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Chemical Tanker and Reefer Container Ships.
Date: 19th September 2013
Examiner: SJ Alletson
Result: Pass (Resit)
Instruments and Theory
My exam was from 0900 hours to roughly 1020 hours at the Glasgow Marine Office. Alletson met me in the foyer and welcomed me into the examination room and at this point he ran through some paperwork where he was checking that I was in for the right examination (OOW Unlimited). He looked through a notebook to find notes on my first exam which I failed with Capt. Fletcher. I assume this was so he could decide what he would ask me. He then asked to see my identification and my discharge book however he was not interested in seeing my Training Record Book or Navigation and Operations Workbook.
He asked me about the ships I served on, where I was in the world and what the routes were. After this we spoke in specific about my last vessel (M.V. Dole Chile). We spoke about life saving appliances and the vessel’s free-fall lifeboat.
After this he asked me to come to the instruments table where I was asked about the Magnetic Compass and a Hydrometer. I was not asked about the Sextant or anything else. With regards to the Hydrometer he wanted to know what it was used for, how I would use it and asked me to float it in a glass of water which he had prepared and read of the density. The density was around 1005.
After this I was offered to sit down where he asked me questions on ISM, Safety Management System, Risk Assessments and Permit to Work, MARPOL. He gave me an example of vessel at anchor 12 miles offshore waiting for a pilot and the Chief Engineer wished to discharge from the bilges, and he asked me what I would say to the Chief Engineer. He asked me about the discharge of garbage under MARPOL in the Wider Caribbean Region and in the North Atlantic.
He asked me about how I could get weather reports and what equipment was on my bridge for receiving weather reports. Answer, Sat B, Navtex and we also had a weather fax machine. Upon hearing that we had a weather fax machine on the bridge he produced a synoptic chart placed me on a vessel in the Bay of Biscay next to a depression. He asked me what weather would I expect in this area, what would the sea state be like, how could I calculate wind speed and direction. Answer measuring the closeness of the isobars on the scale in the top left corner of the sheet. There was an occluded front next to the depression and he asked me whether it would be raining or clear skies at this. Answer, rainfall expected.
After this he put me in the situation where I am the OOW on the bridge of a vessel at anchor. How do I carry out my watch? If the vessel was to suddenly begin dragging anchor, how would I know and what would be my actions?
After this I was given a model of a vessel and told I am OOW on watch and there is a Man Overboard on my port side. He asked me what my actions are and which turn could I carry out. Answer, Williamson Turn. I was unable to tell him at which point I would alter from hard over on one side to hard over on another as I had forgotten what the bearings were from my initial course. I explained to him that there would be an illustration of the Williamson turn on the Ship’s wheelhouse poster and that I could look at that to refresh my memory.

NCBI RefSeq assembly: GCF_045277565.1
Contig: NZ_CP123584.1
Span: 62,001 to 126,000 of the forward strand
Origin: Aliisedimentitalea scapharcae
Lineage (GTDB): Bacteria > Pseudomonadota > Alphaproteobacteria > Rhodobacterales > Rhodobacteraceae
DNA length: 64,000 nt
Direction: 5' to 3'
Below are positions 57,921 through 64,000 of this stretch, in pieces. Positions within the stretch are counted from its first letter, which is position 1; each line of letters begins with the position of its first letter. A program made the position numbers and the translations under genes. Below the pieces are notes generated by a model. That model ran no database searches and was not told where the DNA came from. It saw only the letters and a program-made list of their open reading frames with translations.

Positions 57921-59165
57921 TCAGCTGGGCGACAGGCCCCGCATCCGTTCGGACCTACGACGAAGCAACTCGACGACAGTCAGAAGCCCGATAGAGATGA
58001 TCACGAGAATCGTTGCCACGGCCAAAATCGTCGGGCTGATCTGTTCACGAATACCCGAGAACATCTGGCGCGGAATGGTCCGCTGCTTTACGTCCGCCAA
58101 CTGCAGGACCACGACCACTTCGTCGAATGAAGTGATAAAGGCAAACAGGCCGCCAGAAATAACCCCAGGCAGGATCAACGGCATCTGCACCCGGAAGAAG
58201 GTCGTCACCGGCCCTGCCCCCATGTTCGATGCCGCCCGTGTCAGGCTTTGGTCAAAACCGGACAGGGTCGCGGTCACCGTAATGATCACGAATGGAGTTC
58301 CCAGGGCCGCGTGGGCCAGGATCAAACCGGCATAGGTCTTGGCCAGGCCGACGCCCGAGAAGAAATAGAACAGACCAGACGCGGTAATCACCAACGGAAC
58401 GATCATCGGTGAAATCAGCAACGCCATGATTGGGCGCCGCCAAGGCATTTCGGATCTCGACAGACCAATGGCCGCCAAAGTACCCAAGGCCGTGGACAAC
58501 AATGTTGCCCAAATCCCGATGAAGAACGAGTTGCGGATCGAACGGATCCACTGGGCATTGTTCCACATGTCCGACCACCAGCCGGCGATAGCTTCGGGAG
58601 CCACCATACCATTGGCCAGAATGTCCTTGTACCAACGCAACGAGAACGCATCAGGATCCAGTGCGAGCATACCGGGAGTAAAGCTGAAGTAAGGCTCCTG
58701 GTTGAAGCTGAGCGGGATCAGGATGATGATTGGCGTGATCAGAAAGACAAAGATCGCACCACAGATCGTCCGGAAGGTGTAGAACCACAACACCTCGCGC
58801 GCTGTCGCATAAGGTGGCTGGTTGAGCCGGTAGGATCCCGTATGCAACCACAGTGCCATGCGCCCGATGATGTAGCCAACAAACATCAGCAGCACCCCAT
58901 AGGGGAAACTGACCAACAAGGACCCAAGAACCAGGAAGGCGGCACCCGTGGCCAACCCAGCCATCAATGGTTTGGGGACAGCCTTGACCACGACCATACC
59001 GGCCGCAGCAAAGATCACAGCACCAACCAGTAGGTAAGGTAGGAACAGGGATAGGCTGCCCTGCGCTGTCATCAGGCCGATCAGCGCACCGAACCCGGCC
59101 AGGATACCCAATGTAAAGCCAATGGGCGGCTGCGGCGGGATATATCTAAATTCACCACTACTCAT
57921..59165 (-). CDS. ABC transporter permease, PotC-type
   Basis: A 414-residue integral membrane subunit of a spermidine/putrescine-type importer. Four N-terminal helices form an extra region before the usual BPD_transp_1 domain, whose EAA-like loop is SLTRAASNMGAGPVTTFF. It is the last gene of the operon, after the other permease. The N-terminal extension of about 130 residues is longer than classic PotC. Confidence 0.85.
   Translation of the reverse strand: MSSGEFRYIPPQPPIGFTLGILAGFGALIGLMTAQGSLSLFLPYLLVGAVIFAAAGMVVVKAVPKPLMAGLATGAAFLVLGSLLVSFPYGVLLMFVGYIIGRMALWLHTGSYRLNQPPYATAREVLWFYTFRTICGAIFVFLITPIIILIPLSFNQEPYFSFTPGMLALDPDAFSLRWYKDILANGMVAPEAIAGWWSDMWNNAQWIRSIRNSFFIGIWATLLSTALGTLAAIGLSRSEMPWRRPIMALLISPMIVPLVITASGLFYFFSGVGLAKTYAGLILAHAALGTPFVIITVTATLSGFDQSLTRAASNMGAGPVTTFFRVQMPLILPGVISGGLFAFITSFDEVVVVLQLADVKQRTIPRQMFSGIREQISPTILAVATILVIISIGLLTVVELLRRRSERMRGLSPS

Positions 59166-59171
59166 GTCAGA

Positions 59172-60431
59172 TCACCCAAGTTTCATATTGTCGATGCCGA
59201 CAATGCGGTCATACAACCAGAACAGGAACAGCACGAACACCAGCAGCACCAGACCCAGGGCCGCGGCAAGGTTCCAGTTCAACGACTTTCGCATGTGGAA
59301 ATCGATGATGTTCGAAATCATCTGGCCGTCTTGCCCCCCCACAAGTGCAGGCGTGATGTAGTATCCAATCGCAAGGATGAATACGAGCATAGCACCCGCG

He placed a model of a PDV in front of me and told me that unless told otherwise I was on a PDV in open sea. When taking action I was to state which fog signal would be used.
Sailing vessel on my port side – Action.
Sailing vessel ahead of me on my port side in a TSS – Action.
Vessel engaged in fishing on my port side – Action.
Vessel engaged in fishing ahead of me in a TSS – Action.
PDV crossing me from Port – Action.
I am overtaking a PDV – Action.
Restricted Visibility he laid out small magnetic pins and asked me if this is a radar plot what is happening. Answer way of own, way of another triangle.
IALA B Starboard Lateral
IALA A Port Lateral
IALA A preferred channel to Starboard
East Cardinal mark sighted ahead on a NW heading.
Safe water mark sighted ahead when entering harbour.
Vessel NUC not making way – Day shape, fog signal, action if sighted ahead.
Vessel engaged in Trawling underway and making way seen from port side shooting it’s nets – Day shape, fog signal, action if sighted ahead.
Pilot vessel underway and making way – Day shape, fog signal and action if sighted ahead.
After the smarty board he stamped my NoE and congratulated me on passing my exam. My advice to any candidate sitting their orals is to look through all of the past papers and create a questions bank based on all the topics which have previously come up and study these intently. At least then you won’t be surprised at something coming up. The examiner may assist you if you are in some trouble over the theory but there is absolutely no margin for error with regard to ROR and Buoyage. You must be bulletproof on these.
My thanks to Vinil Gupta for his CD as it was invaluable in helping me with my ROR, Buoyage and Lights/Shapes. Best of luck to anybody going up for their exam!